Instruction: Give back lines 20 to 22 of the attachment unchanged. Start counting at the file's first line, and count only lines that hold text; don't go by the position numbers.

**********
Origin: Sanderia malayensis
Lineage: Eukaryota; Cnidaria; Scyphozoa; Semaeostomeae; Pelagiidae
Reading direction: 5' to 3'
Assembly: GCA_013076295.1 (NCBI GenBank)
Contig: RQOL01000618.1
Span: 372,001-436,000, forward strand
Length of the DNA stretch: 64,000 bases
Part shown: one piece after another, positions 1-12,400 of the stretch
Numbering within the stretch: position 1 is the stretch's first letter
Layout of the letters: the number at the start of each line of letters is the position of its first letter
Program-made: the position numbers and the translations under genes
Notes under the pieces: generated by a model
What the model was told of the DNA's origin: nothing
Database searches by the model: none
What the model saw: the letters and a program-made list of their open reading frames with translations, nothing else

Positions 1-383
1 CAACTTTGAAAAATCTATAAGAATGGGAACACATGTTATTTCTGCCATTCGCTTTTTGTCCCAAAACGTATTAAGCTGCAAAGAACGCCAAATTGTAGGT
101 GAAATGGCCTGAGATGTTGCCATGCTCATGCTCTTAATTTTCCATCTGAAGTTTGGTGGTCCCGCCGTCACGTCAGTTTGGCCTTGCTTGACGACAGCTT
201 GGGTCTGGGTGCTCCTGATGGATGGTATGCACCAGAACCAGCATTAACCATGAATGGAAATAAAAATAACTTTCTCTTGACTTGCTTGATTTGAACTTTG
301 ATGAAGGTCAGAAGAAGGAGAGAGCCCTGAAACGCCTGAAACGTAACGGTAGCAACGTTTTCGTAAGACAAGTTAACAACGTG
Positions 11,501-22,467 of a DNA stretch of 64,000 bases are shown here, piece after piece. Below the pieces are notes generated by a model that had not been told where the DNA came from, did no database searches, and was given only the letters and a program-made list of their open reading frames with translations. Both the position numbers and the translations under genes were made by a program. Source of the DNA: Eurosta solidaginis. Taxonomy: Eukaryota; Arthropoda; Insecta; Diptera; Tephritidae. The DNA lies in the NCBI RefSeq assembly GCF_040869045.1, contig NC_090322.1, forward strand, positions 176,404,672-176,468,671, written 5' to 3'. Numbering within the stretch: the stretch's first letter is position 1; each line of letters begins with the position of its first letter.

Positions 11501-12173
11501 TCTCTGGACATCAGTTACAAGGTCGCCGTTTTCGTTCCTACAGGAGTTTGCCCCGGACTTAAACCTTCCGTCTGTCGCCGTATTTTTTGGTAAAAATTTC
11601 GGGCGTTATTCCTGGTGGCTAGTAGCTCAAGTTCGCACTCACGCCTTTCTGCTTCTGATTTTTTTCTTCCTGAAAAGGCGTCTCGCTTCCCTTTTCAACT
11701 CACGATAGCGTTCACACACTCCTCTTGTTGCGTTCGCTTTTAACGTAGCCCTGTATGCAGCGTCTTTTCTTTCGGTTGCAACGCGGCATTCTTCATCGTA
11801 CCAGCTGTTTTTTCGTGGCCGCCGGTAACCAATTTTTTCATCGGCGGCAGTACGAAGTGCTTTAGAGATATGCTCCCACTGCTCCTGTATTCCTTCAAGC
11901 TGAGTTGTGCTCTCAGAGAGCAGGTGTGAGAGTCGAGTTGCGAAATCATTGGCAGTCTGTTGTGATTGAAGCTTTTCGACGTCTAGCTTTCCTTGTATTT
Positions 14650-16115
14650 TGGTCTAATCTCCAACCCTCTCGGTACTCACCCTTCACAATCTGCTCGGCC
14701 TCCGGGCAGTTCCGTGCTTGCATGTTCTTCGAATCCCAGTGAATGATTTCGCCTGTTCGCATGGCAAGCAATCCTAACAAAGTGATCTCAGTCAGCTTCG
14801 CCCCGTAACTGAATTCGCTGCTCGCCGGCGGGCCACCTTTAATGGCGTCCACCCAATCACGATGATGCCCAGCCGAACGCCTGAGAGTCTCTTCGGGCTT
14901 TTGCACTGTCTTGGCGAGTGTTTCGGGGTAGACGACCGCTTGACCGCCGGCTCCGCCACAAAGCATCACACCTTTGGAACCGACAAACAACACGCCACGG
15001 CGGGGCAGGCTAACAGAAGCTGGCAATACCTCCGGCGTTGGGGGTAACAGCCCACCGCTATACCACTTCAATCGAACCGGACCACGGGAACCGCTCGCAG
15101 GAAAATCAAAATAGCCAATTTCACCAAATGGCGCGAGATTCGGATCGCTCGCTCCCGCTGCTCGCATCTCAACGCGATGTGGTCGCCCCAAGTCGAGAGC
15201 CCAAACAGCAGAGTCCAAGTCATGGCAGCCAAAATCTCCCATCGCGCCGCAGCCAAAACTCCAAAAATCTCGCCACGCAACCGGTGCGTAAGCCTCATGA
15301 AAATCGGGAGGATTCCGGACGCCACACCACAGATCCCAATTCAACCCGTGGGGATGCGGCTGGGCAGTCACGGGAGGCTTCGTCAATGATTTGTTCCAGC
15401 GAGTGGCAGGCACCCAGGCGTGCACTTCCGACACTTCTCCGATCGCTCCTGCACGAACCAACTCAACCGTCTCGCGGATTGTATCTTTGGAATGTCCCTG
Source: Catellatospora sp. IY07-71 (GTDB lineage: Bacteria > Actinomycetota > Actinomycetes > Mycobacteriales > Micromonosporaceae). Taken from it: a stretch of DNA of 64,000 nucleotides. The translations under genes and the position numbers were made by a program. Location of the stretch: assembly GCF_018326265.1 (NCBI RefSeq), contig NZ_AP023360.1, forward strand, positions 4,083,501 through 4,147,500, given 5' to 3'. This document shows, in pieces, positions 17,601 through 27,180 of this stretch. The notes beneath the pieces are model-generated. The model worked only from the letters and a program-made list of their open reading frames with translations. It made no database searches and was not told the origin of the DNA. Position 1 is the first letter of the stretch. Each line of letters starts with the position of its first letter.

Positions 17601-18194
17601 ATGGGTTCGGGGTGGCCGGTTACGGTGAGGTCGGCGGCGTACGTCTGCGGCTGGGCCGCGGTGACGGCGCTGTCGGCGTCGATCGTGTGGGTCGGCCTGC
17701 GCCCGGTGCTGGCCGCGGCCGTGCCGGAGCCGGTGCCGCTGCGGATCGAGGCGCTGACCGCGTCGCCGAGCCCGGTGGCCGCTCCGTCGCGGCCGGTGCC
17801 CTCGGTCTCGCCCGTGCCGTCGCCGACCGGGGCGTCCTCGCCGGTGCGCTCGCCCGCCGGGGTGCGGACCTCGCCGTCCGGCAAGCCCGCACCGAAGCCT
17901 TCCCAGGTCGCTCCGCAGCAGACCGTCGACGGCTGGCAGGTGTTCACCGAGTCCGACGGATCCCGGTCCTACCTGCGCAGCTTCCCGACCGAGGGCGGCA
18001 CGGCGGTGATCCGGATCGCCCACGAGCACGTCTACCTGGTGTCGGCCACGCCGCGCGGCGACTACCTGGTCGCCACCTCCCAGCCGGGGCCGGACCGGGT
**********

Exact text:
301 ATGAAGGTCAGAAGAAGGAGAGAGCCCTGAAACGCCTGAAACGTAACGGTAGCAACGTTTTCGTAAGACAAGTTAACAACGTG
Positions 11,501-22,467 of a DNA stretch of 64,000 bases are shown here, piece after piece. Below the pieces are notes generated by a model that had not been told where the DNA came from, did no database searches, and was given only the letters and a program-made list of their open reading frames with translations. Both the position numbers and the translations under genes were made by a program. Source of the DNA: Eurosta solidaginis. Taxonomy: Eukaryota; Arthropoda; Insecta; Diptera; Tephritidae. The DNA lies in the NCBI RefSeq assembly GCF_040869045.1, contig NC_090322.1, forward strand, positions 176,404,672-176,468,671, written 5' to 3'. Numbering within the stretch: the stretch's first letter is position 1; each line of letters begins with the position of its first letter.

Positions 11501-12173